Found in ‘poor’ or ‘very poor’ category during first six months this year

For poor air quality in the state, farmers usually take the blame for causing it by resorting to stubble-burning. However, a perusal of the data based on the monthly Air Quality Index, collected from six air monitoring stations across the state, reveals a different story.

It shows that the air quality in the state was never in the “good” category and rarely in “satisfactory”. It was rather “poor” or “very poor” during the first six months of this year. There was no stubble-burning during this period, which usually takes place in October.

While 0-50 microgram per cubicmetre (µg/m³) RSPM (respirable suspended particulate matter) is considered good, 51-100 satisfactory, 101-200 moderate, 201-300 poor, 301-400 very poor and 401-500 severe. The average air quality in the first six months of this year was recorded between moderate to poor with sometimes reaching “very poor” category due to dust storms and other factors.

Depleting forest cover in the state has further added to the woes. At present, the Punjab Pollution Control Board records air quality at monitoring stations in Patiala, Amritsar, Mandi Gobindgarh, Khanna, Jalandhar and Ludhiana.

Charanjit Singh, a senior PPCB official, said: “Usually the reading is above 100 RSPM on most days, but goes on to alarming levels when farmers resort to stubble-burning or when we have dust storms. The other major reason for the high pollutants in the air is the declining forest cover in the state.”

“During winters, the burning of wood as fuel for cooking and crackers also add to pollution in addition to low air velocity, while in summer months, dust storms are the major reason,” he claimed.

In October and November last year, the air quality had turned “very poor” following farm fires and bursting of crackers, with the RSPM reaching around 340 µg/m³, causing smoggy conditions. Many schools in the districts were asked to shut down due to smog.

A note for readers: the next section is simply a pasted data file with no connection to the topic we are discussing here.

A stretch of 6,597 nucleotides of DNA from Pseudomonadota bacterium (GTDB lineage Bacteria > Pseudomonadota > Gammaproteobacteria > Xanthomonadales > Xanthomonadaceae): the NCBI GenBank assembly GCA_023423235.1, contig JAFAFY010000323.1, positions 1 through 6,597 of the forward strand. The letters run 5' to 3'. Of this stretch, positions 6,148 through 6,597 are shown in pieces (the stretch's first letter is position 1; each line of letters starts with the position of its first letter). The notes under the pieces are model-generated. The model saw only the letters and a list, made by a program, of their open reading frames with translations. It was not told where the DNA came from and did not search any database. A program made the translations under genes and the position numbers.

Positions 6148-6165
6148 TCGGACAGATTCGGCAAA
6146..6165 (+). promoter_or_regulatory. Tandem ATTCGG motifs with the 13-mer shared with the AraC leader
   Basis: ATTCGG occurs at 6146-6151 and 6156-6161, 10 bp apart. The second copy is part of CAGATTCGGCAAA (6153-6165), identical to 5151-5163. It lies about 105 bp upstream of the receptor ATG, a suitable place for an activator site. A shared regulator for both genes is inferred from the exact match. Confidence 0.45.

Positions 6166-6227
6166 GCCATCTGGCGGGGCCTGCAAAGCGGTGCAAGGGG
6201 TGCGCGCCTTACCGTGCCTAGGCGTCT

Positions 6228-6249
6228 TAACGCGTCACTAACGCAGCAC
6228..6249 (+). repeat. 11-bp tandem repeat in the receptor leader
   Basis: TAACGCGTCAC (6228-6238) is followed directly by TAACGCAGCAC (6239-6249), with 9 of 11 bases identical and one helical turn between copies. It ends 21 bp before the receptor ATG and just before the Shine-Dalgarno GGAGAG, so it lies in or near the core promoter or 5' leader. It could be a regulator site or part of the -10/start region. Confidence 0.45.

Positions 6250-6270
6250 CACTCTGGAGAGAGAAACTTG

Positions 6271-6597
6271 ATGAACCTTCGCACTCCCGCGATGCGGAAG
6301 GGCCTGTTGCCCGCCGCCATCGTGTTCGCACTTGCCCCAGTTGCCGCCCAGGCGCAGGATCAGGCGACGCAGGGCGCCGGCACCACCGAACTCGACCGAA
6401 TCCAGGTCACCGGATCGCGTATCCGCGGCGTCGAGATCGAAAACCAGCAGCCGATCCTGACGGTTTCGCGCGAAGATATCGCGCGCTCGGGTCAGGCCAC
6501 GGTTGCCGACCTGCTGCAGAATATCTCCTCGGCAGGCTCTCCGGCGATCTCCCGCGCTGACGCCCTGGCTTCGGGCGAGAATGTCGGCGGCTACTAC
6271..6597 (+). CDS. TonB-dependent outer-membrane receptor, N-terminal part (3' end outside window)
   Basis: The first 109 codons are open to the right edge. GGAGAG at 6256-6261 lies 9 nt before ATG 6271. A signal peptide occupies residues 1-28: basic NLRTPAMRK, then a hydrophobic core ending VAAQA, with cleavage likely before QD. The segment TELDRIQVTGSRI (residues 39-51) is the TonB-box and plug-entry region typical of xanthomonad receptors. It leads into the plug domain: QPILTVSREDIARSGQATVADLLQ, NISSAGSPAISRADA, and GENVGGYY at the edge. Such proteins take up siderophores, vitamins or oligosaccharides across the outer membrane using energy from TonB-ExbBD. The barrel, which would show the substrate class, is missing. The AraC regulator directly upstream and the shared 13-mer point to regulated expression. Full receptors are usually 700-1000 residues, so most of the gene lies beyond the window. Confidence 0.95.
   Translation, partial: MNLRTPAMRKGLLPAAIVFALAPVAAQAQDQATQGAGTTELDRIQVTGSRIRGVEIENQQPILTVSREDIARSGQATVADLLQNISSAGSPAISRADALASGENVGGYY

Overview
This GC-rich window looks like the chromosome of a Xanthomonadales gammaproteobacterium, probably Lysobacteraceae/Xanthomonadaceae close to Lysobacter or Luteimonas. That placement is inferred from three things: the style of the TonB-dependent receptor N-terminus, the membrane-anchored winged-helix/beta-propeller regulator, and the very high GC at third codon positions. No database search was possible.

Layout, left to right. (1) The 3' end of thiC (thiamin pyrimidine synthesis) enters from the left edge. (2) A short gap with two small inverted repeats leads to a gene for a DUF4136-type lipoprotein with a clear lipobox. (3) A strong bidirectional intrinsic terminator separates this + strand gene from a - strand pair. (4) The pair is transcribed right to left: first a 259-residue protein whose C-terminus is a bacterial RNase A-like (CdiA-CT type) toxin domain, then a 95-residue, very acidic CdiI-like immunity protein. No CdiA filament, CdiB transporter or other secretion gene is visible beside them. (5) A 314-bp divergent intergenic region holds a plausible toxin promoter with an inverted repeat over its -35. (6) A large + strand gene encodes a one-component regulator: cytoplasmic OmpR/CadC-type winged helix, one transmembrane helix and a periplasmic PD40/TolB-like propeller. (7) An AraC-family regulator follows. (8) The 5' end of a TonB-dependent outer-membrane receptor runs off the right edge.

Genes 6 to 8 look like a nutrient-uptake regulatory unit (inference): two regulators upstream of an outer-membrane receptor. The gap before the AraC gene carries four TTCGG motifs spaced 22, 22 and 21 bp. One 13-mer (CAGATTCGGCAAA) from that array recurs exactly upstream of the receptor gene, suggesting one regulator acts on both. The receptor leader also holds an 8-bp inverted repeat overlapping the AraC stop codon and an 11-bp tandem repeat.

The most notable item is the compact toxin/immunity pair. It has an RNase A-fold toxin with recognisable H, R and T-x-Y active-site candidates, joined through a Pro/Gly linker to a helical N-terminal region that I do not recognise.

Another senior PPCB official said industrial and vehicular pollution and smoke emanating from brick-kilns usually continued throughout the year and made the matters worse. “What is now worrying is the flow of air laden with dust and other particles and less rain spells during the pre-monsoon period. Further, pollens also worsen the air quality in addition to construction-related activity,” he said.

What is particulate matter

Particulate matter (PM) is a complex mixture consisting of varying combinations of dry solid fragments, solid cores with liquid coatings and small droplets of liquid. It may be divided into many size fractions, measured in microns (a micron is one-millionth of a metre). ARB regulates two size classes of particles - particles up to 10 microns (PM10) and particles up to 2.5 microns in size (PM2.5). PM2.5 particles are a subset of PM10

PPCB in denial mode

  • In May 2016, the PPCB had trashed as ‘dubious’ the WHO report showing four Punjab cities — Ludhiana, Khanna, Amritsar and Mandi Gobindgarh — among the world’s 25 most-polluted cities in terms of fine particulate matter-2.5 level in the air.
  • Again in May 2018, the PPCB had termed the figures quoted in a WHO report on 20 most-polluted cities as “fudged and unscientific”. Patiala had figured at 13th spot on the list.

Source: September 11, 2018, The Tribune